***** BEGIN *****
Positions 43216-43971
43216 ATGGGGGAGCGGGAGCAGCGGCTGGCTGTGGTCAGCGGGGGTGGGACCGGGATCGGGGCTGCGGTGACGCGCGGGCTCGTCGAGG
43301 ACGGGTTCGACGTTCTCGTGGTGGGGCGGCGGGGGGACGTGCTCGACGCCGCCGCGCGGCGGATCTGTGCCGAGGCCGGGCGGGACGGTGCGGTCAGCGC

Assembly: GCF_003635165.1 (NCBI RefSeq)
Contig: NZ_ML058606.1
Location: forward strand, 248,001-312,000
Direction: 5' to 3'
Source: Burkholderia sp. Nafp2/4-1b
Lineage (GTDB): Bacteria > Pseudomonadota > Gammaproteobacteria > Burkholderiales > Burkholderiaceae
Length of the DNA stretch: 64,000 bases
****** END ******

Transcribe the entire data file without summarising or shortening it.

Positions 43216-43971
43216 ATGGGGGAGCGGGAGCAGCGGCTGGCTGTGGTCAGCGGGGGTGGGACCGGGATCGGGGCTGCGGTGACGCGCGGGCTCGTCGAGG
43301 ACGGGTTCGACGTTCTCGTGGTGGGGCGGCGGGGGGACGTGCTCGACGCCGCCGCGCGGCGGATCTGTGCCGAGGCCGGGCGGGACGGTGCGGTCAGCGC

Assembly: GCF_003635165.1 (NCBI RefSeq)
Contig: NZ_ML058606.1
Location: forward strand, 248,001-312,000
Direction: 5' to 3'
Source: Burkholderia sp. Nafp2/4-1b
Lineage (GTDB): Bacteria > Pseudomonadota > Gammaproteobacteria > Burkholderiales > Burkholderiaceae
Length of the DNA stretch: 64,000 bases